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Probe wanting, admits Bensouda

Sunday July 12 2015

Prosecutor Fatou Bensouda at the International Criminal Court (ICC) in The Hague, on October 8, 2014. She has, for the first time, admitted to making blunders in handling the post-election violence cases. FILE PHOTO | PETER DE JONG |

Prosecutor Fatou Bensouda at the International Criminal Court (ICC) in The Hague, on October 8, 2014. She has, for the first time, admitted to making blunders in handling the post-election violence cases. FILE PHOTO | PETER DE JONG | AFP

VALENTINE OBARA
By VALENTINE OBARA
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The Office of the Prosecutor at the International Criminal Court (ICC) has, for the first time, admitted to making blunders in handling the post-election violence cases.

In its 2016-2018 strategic plan, which was released late last week, the OTP, which is headed by Ms Fatou Bensouda, admitted that its investigations into the cases against six Kenyans were wanting.

According to the document, the prosecutor’s office ended up in a difficult position after key evidence was found to be unreliable. It also criticised its own preparedness to take the cases for trial.

The lack of strong evidence led to the collapse of four cases, including the one against President Uhuru Kenyatta, which was terminated in March, after it was withdrawn by Ms Bensouda in December 2014.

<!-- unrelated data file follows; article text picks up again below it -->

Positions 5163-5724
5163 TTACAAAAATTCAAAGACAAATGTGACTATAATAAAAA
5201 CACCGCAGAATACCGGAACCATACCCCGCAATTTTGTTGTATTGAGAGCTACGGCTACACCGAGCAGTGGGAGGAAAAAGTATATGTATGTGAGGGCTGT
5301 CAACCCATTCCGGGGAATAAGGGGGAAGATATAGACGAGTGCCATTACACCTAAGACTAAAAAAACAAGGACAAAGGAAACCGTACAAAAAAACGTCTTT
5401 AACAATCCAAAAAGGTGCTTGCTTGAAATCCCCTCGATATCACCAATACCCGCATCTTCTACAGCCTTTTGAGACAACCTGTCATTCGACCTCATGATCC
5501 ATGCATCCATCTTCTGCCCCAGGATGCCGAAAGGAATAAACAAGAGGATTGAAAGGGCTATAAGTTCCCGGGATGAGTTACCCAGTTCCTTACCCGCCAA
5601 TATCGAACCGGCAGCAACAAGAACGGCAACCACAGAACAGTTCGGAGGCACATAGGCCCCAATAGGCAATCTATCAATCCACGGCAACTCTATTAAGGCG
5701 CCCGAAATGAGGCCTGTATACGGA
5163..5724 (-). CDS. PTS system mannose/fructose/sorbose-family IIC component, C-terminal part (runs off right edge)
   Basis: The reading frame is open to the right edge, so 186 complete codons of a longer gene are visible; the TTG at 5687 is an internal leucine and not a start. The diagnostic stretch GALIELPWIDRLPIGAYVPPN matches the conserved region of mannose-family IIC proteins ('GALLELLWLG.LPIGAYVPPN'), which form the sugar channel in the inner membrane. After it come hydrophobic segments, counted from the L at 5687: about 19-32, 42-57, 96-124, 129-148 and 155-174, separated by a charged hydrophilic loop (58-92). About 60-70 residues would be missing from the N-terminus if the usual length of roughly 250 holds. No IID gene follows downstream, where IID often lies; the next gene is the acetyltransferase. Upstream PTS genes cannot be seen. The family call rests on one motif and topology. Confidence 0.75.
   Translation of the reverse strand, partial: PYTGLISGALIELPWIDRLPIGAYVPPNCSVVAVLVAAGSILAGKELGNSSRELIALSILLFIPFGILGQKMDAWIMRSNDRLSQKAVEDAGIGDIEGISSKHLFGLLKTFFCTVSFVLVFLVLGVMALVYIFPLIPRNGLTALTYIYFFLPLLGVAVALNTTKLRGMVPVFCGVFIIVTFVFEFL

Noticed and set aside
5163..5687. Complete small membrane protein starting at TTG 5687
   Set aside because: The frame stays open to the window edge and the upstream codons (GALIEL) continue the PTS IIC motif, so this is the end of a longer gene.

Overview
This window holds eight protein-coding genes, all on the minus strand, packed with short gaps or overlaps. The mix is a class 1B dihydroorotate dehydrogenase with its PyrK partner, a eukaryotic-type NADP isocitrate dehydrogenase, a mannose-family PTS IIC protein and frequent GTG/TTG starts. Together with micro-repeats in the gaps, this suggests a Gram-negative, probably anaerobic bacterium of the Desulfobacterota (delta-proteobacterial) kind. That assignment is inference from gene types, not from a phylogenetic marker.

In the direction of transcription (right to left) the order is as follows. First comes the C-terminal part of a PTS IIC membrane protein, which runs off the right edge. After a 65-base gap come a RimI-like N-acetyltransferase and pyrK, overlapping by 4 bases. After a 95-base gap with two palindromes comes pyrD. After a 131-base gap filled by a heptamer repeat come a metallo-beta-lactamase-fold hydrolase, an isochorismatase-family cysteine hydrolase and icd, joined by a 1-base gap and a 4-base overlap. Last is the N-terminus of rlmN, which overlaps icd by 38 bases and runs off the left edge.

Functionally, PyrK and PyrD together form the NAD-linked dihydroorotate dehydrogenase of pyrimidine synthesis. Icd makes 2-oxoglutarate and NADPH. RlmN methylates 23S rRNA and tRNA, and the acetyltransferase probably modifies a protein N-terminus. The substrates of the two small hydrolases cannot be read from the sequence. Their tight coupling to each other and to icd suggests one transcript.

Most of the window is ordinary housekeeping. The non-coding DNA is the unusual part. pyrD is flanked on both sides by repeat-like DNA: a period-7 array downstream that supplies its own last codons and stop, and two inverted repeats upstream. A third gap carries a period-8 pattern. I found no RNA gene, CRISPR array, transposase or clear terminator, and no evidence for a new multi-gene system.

In its new strategic plan, the OTP says: “The need to be trial ready as early as possible, building cases upwards where necessary and increased reliance on varied forms of evidence, will help avoid the recurrence of such challenging situations.”

Investigations into the violence that followed the contentious presidential elections pitting PNU’s Mwai Kibaki against ODM’s Raila Odinga were carried out when Mr Luis Moreno Ocampo was the ICC prosecutor.

Although critics claim he carried out shoddy investigations and relied on rumours for his evidence in the cases, Mr Ocampo has on several occasions dismissed such arguments.

In an interview with the BBC late last year, the former ICC prosecutor said the cases helped in preventing violence during and after the 2013 General Election in Kenya.

Ms Bensouda is now looking forward to implementing a radical shift in the way investigations are carried out before cases are taken to confirmation and trial stages.

By considering a “building-up strategy”, her office intends to focus on investigating fewer mid and high-level perpetrators as a means of strengthening evidentiary foundations for subsequent cases against individuals most responsible for crimes against humanity.

This, according to the plan, would ensure a “reasonable prospect of conviction for the most responsible”.

“Pursuing this in-depth and open-ended approach, the office will first focus on a wide range of crimes to properly identify organisations, structures and individuals allegedly responsible for their commission,” says the document.

Apart from Mr Kenyatta, other Kenyans who were taken to the ICC for alleged crimes against humanity committed during the 2007/2008 post-election violence are Deputy President William Ruto, radio presenter Joshua arap Sang, former Cabinet minister Henry Kosgey, former Head of Public Service Francis Muthaura and former Commissioner of Police Hussein Ali.